Even if I wander into less obviously Spanish-Mallorcan territory or totally non-Spanish-Mallorcan territory, as I once long ago did when considering modes of speech, there is still this reservoir of culture to feed off and allude to. I was deeply impressed by Rory McGrath having coined the term the "moronic interrogative". What did it refer to? Neighbours. It was Neighbours that changed the way the British speak. 

It is perhaps for this reason that "The Telegraph" has included Neighbours on its list. Or perhaps it is because the series became such an indispensable and ingrained part of British culture. This is the point of cultural references. The use of Kylie shouldn't require an explanation as to its pre-Stock, Aitken and Waterman origin. Nor should the source of Eric Idle's Torremolinos sketch or the Inquisitional "Biggles, put her in the comfy chair" need to be spelt out. Nor should a demand such as "we want information" and a reply of "you won't get it" have to be located. These are references that reside in the enormous repository of a nation's cultural memory, one that has been programmed by the telly programme.

Doubtless one could find an alternative programme for each of the 50 years, but as a history of cultural development, it has much to commend it. There will be those who look at some of the programmes and think that it is an exercise in trivialisation or dumbing down. Maybe so, but then popular culture often is trivial; just think of X Factor (which doesn't make the list) or Pop Idol (which does).

If I had to choose two programmes that aren't among the fifty, then they might be the BBC's Holiday and ITV's Tiswas. Holiday opened up foreign travel in a way that no other part of the media had previously. Was it culturally important? I would say that it most definitely was. Grange Hill, the selection for 1978, in a sense ties in with Tiswas, which took off nationally around the same time. Grange Hill was a first in that it took children seriously and tackled serious subjects that affected children. Tiswas was most definitely not serious, but it represented a marked change in adult-child interaction. It was really a cult show for lads and ladettes (the first of its kind therefore), masquerading as a kids' programme, but kids loved its barriers-down irreverence as much as adults did. No show for children would previously have dared to have Chris Tarrant more than slightly hinting at the size of his hangover and lifting kids up by their ears, to have John Gorman (or was it Lenny Henry?) chastising a boy scout for being a "swot" or to have Sally James firmly putting her foot in it by asking Kevin Rowland the meaning of the name Dexys Midnight Runners.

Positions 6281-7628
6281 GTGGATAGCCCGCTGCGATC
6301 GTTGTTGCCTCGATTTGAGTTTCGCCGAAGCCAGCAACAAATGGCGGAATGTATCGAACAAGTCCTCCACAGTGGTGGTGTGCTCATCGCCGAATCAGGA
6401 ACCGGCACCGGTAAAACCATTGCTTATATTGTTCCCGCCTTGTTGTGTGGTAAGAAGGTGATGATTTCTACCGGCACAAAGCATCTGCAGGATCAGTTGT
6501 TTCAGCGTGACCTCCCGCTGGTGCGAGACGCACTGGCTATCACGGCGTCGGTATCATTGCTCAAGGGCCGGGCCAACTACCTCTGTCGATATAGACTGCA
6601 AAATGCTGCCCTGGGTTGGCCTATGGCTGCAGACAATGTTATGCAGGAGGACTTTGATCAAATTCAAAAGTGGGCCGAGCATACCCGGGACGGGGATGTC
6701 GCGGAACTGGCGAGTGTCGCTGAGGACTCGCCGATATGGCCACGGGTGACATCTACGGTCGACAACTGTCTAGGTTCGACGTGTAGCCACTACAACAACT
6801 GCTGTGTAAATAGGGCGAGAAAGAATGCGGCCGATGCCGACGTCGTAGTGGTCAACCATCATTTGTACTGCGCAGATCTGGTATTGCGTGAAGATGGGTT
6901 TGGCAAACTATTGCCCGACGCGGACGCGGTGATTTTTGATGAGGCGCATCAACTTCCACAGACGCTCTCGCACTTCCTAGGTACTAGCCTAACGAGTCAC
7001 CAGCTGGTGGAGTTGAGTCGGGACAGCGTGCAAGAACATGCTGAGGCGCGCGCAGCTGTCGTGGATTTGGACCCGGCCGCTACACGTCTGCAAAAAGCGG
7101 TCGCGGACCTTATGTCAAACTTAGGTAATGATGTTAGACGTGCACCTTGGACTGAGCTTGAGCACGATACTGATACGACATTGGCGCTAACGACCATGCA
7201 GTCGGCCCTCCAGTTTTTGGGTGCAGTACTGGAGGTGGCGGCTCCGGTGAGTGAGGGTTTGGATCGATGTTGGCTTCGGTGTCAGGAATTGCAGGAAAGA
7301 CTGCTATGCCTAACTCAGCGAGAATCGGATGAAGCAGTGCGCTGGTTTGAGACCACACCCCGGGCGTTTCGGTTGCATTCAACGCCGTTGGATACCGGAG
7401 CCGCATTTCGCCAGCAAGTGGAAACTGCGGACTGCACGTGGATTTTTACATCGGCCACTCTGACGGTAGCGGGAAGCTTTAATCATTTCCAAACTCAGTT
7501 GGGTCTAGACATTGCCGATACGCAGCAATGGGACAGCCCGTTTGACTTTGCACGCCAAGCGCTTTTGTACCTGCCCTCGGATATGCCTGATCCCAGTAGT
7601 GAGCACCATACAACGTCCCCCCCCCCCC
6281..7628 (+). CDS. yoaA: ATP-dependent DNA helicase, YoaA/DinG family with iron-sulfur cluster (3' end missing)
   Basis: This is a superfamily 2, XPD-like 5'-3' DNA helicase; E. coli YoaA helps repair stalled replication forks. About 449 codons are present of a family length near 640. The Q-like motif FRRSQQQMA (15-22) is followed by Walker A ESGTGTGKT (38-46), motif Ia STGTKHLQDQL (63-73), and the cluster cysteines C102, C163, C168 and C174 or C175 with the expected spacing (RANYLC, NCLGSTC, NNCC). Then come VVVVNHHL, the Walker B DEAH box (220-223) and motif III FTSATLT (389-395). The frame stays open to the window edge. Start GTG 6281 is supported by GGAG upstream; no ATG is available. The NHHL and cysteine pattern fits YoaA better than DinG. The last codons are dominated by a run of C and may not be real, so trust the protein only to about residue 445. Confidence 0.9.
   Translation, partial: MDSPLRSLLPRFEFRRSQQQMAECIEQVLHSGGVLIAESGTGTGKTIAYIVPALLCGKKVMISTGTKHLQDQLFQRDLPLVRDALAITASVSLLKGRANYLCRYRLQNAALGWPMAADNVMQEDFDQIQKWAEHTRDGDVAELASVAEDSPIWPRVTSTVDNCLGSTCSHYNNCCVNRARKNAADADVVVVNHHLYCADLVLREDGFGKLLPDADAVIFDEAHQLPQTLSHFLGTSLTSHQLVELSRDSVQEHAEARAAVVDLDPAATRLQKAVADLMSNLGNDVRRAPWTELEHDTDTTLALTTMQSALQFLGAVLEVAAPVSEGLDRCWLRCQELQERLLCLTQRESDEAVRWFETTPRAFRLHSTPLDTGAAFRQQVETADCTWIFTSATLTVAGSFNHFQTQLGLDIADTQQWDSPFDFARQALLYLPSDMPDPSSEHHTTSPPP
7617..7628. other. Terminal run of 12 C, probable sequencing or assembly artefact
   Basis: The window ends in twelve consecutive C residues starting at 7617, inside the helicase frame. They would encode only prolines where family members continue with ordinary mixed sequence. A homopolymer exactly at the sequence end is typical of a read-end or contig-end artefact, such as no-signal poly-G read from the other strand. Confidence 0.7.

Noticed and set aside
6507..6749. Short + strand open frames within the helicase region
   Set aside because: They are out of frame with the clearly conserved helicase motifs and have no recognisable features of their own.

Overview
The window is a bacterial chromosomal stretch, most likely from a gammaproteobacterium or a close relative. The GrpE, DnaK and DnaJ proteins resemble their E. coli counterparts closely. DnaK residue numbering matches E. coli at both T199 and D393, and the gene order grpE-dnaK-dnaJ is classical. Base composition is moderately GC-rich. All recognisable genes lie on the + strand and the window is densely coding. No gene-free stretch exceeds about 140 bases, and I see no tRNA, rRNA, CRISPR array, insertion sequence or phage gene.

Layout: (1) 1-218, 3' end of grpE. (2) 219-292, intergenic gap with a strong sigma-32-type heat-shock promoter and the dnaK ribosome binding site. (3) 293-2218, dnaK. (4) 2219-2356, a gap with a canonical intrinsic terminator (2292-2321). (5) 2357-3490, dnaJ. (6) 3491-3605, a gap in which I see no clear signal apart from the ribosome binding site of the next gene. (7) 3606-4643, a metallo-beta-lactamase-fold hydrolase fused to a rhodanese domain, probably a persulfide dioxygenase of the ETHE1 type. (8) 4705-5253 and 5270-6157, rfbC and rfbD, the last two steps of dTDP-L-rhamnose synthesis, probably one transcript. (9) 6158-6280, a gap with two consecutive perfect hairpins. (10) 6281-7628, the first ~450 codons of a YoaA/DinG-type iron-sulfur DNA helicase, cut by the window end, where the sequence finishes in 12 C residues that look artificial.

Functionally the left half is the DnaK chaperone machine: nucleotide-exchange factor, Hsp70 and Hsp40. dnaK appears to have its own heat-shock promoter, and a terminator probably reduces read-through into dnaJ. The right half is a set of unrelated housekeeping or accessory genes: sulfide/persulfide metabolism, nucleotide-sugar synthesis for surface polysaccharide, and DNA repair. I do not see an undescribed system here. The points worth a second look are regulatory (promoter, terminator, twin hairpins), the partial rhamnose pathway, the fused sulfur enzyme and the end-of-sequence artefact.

More than anything, these programmes travel with you. However long you might have been away from the homeland of the culture, they are revered symbols of an abstract cultural iconography that is always there, one to be delved into in order to make sense of a pair of lads in Mallorca out on the razz and the pull (Gary and Tony), a total div who you are unfortunate enough to run into (David Brent), or that ageing hippy who raves about lentils in local Mallorcan cuisine (Neil).